The Surbiton Club. Claremont Cottage Hospital opened in 1883. It was replaced by the WW1 Memorial Hospital in Ewell Road but this was not opened until 1936. The Claremont buildings remained in medical use until 1977 but have now been converted to apartments.

Left along Maple Road.
This area was developed in the 1860s-1880s in Gothic and Italianate styles. St Andrews Church was designed by A W Blomfield in 1871. The garden square is unique to SW London.

Right at Brighton Road
Notice the cottages in Seething Wells Lane.

Left along Portsmouth Road.
The waterworks moved upstream from Chelsea in 1856. On the left the buildings have been converted to health and residental use. On the right are the remains of filter beds and the current Thames Water premises [
wikipedia article]. Beyond these is the Thames Marina.

Right at Ditton Reach then go left through the grass area. Left at Ferry Road.
Stoneleigh House was once the police station and is said to retain its cell block.

Continue along Portsmouth Road to the right then right at Giggs Hill Road alongside the green.
St Leonards Cottages were formed from a former late 18th century stable block.

Right at Watts Road.
The clinic and library are modern buildings. Further along is Cooper Hall & Cottage (left) and Byways and Rose Cottage (right).

Continue along the High Street.
The old slaughterhouse dates back to c1580 and was used by the Royal deer catcher 1860-1921. This and the home of Cesear Picton have plaques. Picton (a black boy) was brought from Senegal and presented to Sir John Philips. A legacy enabled him to set up in business as a coal merchant in Kingston. He retired to Thames Ditton and died in 1836 aged 81. The Home of Compassion consists of a main house (built as Boyle Farm in 1792), a former chapel and a priory. The premises are being redeveloped as a private care home.

Continue along Summer Road
Ye Olde Swan pub was formed from two houses, linked and extended. Alongside is a footbridge to Thames Ditton Island (no public access). Ferry Works are now industrial units but were occupied by AC Cars 1911-29. A former foundry opposite operated until the 1970s and produced famous pieces including the Peace Quadriga on Wellington arch.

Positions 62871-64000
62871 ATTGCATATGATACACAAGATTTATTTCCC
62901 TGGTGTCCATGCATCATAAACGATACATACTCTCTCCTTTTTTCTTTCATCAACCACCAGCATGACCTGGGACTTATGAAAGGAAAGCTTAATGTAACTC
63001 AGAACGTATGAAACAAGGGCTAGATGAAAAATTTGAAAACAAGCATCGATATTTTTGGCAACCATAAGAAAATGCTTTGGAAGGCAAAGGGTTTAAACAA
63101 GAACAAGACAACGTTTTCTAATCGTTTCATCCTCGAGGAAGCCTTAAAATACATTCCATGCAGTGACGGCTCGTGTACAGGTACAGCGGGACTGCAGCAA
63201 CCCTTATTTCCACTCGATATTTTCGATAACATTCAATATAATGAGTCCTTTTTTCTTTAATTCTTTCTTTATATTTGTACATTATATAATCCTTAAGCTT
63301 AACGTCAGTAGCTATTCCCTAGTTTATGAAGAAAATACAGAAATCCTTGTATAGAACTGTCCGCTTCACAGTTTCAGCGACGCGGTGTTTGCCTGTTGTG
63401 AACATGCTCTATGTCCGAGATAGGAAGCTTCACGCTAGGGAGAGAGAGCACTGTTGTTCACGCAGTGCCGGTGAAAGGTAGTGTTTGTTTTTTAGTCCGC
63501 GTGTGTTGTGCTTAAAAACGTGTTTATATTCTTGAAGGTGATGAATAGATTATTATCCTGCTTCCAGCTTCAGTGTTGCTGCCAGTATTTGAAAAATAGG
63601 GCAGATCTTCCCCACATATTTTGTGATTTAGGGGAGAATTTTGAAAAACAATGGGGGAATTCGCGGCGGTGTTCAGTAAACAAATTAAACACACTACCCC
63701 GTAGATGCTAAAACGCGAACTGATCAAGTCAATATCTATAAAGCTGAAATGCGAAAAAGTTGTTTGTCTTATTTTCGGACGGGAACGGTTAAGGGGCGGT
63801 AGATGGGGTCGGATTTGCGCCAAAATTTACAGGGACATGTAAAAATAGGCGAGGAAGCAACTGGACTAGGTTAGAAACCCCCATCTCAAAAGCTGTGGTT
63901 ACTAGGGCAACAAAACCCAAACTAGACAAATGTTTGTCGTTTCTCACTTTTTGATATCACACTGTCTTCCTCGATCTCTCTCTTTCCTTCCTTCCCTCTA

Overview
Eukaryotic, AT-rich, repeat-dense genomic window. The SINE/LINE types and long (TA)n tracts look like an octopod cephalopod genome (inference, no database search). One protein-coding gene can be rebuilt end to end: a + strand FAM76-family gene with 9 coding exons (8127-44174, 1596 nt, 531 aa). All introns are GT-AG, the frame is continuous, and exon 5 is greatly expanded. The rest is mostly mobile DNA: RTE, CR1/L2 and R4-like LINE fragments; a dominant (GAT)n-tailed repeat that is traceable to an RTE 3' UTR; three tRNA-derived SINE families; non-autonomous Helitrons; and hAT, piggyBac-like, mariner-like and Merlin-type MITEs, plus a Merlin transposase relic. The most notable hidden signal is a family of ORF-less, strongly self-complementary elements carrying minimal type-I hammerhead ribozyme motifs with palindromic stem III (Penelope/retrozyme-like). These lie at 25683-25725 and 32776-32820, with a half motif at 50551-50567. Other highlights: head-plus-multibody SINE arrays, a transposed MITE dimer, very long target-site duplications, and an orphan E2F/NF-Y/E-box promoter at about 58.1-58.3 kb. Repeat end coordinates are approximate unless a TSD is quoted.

Return and take the path to the church.
Parts of St Nicholas date back to the Norman period but there are many additions and alterations. It is usually open to visitors and a guide book is available. [

Continue along Church Walk then detour right into Speer Road to view the former school.

Take Speer Road southwards.
The United Reformed Church is in an unusual style.

Detour left into Station Road to view Henry Bridges almshouses.
These 6 one bedroom cottages were built in 1720 and restored in 1925 and 1977 (see plaques).

Return and cross into Embercourt Road
The Vera Fletcher Hall was built in 1887 to commemorate Queen Victoria's Golden Jubilee. It was saved from demolition to provide community facilities including a theatre. [

Return to the crossroads to access Thames Ditton Station.

Conservation area documents for Surbiton [
click here] Areas: 3, 4, 8, 10, 19, 26 are relevant. Page 5 has a map and photos.
Conservation area studies for Surbiton [
click here] Select area on left for further documents including OS maps.
Claremont Hospital [
Conservation area map of Thames Ditton [
click here]
Listed Buildings in Thames Ditton [
Photographs of Thames Ditton [
Thames Ditton [
Thames Ditton plaques [


london-footprints.co.uk 2015